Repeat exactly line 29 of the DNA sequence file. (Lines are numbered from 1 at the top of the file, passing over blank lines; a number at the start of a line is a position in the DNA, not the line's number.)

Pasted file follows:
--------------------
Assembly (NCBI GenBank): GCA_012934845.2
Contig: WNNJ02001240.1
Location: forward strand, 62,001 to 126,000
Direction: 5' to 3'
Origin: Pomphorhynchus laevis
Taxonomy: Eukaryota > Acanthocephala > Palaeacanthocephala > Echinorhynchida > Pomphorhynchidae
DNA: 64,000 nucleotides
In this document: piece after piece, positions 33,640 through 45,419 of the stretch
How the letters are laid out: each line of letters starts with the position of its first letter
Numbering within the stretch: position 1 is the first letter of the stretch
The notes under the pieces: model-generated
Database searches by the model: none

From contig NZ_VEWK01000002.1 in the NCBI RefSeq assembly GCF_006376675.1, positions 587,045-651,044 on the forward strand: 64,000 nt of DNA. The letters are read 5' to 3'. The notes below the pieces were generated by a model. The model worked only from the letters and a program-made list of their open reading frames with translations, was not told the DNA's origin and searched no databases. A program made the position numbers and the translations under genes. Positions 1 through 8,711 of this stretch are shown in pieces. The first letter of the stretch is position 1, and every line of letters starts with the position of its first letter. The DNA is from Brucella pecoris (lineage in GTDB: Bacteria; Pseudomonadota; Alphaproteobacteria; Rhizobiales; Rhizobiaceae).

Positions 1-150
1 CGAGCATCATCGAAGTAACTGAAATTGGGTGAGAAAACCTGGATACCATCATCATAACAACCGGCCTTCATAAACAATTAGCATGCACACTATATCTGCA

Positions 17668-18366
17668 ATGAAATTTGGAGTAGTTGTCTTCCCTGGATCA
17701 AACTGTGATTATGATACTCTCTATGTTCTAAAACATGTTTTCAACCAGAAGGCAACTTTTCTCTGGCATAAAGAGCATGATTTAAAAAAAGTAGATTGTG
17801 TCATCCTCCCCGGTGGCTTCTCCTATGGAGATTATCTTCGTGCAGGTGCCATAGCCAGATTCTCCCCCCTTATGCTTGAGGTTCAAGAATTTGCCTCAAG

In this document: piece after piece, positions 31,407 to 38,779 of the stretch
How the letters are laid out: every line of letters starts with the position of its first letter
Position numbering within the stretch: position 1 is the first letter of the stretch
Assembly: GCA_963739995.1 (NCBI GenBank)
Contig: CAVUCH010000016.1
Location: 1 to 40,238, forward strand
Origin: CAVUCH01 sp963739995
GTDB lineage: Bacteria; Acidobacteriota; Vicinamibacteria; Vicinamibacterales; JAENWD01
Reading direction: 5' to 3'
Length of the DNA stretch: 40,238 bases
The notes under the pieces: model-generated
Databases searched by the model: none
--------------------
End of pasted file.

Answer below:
Length of the DNA stretch: 40,238 bases